The Veronese exhibitions launches. Plus cooking tips for Lent from Velázquez and when is an altarpiece like a jigsaw?
MIRANDA HINKLEY (in the studio): This is the National Gallery Podcast and I’m Miranda Hinkley.
First up, a much-anticipated exhibition opens this month as part of our ‘Renaissance Spring’ – ‘Veronese: Magnificence in Renaissance Venice’. This is the first time that the great 16th century Venetian master has had his own show in the UK - and with masterpieces coming from all around the world, it looks set to be dazzling… not least because Veronese’s paintings are immense; works on a grand scale that will take up the full height and length of the Gallery’s largest walls. One of the artist’s greatest admirers is National Gallery Director, Nicholas Penny. He told Leah Kharibian why when they met ahead of the exhibition opening, in front of Veronese’s ‘Family of Darius before Alexander’... a vast, brilliantly coloured painting that depicts the meeting between Alexander and the family of his defeated enemy, the Persian Emperor.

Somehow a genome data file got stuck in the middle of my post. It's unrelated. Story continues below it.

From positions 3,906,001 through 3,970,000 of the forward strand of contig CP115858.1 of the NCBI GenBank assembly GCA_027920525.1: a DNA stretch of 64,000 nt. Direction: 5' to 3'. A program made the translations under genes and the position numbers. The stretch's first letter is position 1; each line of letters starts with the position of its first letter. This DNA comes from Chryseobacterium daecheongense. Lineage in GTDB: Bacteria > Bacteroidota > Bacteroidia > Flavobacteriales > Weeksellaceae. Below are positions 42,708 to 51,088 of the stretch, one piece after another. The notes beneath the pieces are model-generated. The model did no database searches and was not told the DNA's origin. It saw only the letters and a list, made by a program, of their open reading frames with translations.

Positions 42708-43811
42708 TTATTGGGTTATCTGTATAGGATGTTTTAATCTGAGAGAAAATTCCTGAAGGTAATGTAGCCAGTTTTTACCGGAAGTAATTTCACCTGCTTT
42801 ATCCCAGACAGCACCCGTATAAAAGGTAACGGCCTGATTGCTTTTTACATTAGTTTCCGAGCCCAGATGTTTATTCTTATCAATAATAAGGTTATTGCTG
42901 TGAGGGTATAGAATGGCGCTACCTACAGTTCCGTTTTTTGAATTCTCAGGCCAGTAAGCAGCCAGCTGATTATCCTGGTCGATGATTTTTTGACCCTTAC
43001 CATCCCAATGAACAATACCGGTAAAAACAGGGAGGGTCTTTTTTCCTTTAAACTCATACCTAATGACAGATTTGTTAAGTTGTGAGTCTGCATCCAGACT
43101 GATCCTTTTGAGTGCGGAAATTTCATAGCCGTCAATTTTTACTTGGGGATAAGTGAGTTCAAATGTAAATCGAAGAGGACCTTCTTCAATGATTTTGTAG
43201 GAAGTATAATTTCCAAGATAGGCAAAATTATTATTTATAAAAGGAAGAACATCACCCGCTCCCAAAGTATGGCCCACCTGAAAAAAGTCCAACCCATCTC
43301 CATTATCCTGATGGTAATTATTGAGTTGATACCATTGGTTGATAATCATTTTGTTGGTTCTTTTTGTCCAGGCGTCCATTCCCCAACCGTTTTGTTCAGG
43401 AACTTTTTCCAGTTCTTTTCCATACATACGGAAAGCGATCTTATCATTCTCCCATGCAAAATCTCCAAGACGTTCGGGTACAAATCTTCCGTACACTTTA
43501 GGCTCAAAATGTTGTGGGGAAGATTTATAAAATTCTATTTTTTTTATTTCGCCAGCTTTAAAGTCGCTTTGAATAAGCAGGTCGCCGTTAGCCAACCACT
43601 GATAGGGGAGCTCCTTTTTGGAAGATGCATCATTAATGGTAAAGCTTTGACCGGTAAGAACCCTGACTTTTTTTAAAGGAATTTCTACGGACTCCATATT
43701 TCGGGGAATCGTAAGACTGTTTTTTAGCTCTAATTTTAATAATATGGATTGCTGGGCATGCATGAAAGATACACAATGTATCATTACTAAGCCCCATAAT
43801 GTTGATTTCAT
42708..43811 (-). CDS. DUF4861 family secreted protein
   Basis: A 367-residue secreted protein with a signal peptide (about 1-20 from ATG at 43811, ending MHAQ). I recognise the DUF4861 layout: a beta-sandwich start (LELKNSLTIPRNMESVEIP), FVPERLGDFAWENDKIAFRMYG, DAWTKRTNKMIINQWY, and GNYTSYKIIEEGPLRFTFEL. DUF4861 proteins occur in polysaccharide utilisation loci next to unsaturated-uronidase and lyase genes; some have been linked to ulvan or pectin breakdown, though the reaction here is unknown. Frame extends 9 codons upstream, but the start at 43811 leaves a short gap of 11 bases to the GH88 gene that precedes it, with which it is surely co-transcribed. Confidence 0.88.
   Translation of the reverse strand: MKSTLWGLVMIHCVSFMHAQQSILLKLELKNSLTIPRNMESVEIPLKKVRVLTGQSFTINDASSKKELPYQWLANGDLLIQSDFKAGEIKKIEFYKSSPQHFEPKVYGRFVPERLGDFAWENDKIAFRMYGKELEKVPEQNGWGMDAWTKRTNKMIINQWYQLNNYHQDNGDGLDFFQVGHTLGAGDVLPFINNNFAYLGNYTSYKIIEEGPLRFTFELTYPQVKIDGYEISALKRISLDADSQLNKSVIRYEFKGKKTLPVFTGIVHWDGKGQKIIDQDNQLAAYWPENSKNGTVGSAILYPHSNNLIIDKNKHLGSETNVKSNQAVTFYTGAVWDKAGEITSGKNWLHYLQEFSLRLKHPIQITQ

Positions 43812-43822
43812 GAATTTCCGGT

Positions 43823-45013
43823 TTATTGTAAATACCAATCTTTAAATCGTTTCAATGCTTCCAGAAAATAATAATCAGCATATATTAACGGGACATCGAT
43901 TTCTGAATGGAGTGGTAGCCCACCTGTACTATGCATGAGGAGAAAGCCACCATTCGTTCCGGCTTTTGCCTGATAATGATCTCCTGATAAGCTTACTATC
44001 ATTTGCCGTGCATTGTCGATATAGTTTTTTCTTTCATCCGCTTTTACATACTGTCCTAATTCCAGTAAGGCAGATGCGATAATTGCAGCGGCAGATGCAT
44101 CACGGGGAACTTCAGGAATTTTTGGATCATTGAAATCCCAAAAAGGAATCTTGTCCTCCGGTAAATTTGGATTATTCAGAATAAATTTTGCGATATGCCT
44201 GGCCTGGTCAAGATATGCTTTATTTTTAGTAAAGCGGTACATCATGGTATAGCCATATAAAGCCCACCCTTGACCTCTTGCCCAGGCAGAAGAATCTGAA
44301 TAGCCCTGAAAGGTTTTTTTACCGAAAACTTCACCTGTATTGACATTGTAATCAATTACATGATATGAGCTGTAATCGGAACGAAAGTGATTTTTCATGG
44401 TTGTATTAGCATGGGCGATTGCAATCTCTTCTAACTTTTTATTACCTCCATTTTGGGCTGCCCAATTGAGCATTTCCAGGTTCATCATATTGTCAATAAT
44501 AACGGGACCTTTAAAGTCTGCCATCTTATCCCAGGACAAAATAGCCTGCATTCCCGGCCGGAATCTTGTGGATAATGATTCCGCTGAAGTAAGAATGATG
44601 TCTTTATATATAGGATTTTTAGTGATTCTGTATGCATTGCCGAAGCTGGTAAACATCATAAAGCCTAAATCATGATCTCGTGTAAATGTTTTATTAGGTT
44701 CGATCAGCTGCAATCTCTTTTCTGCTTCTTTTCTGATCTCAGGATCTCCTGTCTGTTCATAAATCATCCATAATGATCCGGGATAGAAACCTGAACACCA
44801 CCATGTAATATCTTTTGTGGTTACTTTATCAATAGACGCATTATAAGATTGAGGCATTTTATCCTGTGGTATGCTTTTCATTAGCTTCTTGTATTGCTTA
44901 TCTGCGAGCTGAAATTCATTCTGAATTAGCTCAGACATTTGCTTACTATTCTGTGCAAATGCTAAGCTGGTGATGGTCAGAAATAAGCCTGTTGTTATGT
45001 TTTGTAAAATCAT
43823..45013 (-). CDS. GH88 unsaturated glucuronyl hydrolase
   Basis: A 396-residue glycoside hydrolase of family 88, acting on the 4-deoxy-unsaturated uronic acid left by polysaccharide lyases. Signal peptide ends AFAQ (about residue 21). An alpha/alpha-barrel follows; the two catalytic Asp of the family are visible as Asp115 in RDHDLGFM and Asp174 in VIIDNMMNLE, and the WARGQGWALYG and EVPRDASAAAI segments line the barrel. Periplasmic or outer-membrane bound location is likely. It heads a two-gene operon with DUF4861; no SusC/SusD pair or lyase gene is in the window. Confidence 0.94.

NICK PENNY: Veronese was a great decorator and I know that if you say that it sounds really disparaging, but why not? Why shouldn’t artists work together with great architects to create magnificent interiors?
Veronese was an artist who probably first made his reputation as a fresco painter, decorating the great new villas of the Veneto. Came from a building, architectural background – his friends were architects and he was very, very accomplished at painting architecture as you can see from this picture, and as a subject, this subject seems first to have been painted by Veronese himself earlier as a fresco decoration for a villa. The figures in the painting are very large and they make you as you look at them feel larger yourself, so it made you feel better and bigger as a human being and I think that’s probably the one element in the painting, which you know we’ve lost today, because although it looks splendid in the semi-palatial interiors of the National Gallery, it presumably was designed very, very carefully to fit the interior of a villa. But that’s an interesting point about it – it is actually one of the few paintings I think in the National Gallery which comes extremely close to Renaissance fresco decoration.
LEAH KHARIBIAN: And just to give us a brief taste of what visitors can expect, I thought I’d ask you about one of the great loans to the exhibition, the Louvre’s 'Supper at Emmaus' of about 1555 and it’s an early work by Veronese but it’s already so wonderfully original and brilliant and so Veronese.